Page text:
Few countries across Europe boast as impressive a production line as Portugal who will be looking to add to their 2016 Euro’s win by lifting the inaugural UEFA Nations League title with a squad brimming with young talent.
As the man to deliver Portugal’s first and so far only major title, Fernando Santos will always be revered in his homeland yet one criticism that the experienced operator has faced in recent years has been over a perceived failure to refresh and re-energise his squad.
Throughout his five years in charge, Santos has leaned heavily on experienced pros such as Pepe, Joao Moutinho and of course, Cristiano Ronaldo and while his squad for the tournament on home soil contains those familiar names, there are a few newcomers to watch out for too.
Considering their status as reigning European champions, Portugal somewhat flattered to deceive during last summer’s World Cup in Russia, winning just one of their four matches and suffering a premature exit to Uruguay in the last-16.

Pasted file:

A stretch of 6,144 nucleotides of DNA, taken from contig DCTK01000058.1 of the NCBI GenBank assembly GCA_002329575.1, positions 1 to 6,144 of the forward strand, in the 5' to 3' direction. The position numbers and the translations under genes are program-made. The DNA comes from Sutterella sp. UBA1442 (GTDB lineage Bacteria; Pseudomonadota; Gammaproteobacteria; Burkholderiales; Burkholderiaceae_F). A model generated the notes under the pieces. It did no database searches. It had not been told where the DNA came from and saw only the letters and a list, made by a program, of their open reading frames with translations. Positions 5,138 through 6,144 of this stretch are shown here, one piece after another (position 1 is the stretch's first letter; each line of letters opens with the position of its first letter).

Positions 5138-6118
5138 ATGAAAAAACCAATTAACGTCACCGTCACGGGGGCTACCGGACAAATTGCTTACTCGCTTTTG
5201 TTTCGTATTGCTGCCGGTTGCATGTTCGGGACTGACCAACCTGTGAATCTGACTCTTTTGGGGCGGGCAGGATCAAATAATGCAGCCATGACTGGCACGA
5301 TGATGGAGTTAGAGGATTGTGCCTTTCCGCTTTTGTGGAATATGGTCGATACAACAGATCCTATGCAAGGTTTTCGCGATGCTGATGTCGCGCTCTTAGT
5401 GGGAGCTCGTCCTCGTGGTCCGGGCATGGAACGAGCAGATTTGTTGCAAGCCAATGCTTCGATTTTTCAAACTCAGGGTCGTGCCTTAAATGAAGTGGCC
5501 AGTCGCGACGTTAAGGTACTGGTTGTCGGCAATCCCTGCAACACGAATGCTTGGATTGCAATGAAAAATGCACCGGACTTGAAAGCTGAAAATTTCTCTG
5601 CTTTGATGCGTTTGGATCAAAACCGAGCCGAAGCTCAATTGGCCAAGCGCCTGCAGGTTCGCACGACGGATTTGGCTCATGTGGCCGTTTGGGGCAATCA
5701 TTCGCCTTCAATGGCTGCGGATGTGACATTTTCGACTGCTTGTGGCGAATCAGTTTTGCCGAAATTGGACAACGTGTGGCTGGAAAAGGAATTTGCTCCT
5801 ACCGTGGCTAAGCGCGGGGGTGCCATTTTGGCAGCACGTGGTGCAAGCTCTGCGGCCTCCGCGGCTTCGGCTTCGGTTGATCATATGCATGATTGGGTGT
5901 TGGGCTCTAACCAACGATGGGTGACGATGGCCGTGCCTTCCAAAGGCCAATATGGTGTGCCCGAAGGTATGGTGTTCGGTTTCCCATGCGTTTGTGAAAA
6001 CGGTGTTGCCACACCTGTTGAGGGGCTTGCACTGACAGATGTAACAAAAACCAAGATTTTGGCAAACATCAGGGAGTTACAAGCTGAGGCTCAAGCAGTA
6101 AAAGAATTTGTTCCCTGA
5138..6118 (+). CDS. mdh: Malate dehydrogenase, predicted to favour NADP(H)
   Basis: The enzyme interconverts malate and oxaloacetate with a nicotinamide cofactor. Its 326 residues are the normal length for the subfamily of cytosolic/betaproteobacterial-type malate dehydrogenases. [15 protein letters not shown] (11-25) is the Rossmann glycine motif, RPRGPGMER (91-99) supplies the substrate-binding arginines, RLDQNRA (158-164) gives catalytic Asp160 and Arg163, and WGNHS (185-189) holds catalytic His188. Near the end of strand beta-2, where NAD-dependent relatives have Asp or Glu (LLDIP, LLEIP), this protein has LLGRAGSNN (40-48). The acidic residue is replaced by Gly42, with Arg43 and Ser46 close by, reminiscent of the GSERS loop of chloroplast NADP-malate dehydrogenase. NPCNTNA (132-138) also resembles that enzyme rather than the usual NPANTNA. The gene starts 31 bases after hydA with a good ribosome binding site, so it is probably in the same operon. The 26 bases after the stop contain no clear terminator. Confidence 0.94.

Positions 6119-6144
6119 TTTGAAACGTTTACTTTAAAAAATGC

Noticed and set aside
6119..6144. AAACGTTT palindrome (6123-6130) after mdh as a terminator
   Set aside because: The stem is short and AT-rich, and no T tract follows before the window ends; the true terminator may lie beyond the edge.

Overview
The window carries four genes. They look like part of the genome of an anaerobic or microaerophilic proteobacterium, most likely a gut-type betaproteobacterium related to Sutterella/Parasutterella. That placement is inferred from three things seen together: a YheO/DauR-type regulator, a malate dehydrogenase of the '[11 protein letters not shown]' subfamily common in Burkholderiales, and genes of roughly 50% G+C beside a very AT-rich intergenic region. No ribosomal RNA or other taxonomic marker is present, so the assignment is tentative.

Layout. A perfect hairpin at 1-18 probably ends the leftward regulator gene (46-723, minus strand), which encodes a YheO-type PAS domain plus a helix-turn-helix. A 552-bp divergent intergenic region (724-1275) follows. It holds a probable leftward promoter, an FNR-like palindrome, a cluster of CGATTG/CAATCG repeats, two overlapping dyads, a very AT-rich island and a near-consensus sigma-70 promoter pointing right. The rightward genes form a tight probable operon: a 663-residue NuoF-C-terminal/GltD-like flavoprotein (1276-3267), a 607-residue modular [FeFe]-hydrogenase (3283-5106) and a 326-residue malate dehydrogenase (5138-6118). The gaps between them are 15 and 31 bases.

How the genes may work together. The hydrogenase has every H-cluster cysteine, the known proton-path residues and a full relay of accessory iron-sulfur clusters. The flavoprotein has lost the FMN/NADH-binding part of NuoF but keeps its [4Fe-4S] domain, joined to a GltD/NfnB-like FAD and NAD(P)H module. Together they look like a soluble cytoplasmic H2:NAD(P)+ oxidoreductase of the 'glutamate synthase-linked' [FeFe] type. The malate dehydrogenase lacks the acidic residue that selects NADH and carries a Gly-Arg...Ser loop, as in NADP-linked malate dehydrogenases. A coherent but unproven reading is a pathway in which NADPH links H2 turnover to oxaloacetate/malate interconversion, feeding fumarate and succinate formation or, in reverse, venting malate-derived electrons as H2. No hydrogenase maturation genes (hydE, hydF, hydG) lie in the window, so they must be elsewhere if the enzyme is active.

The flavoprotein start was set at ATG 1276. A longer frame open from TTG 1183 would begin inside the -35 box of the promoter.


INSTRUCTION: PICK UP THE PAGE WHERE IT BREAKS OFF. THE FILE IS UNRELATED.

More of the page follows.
Fast forward 12-months and Portugal’s squad has undergone a facelift. Stalwarts of the side over the past decade Bruno Alves, Nani and Ricardo Quaresma are no longer in favour with Santos replacing them with fresh blood. In total, there have been ten changes to last summer’s World Cup squad. Quite the turnaround.
Fernando Santos has freshened up the Portugal squad since a disappointing World Cup campaign (Picture: Getty)Having gone from having the 12th oldest squad at the World Cup with an average age of 28.4, the average age of Santos’ latest selection has been cut down to 27.2 with only six thirty-somethings included.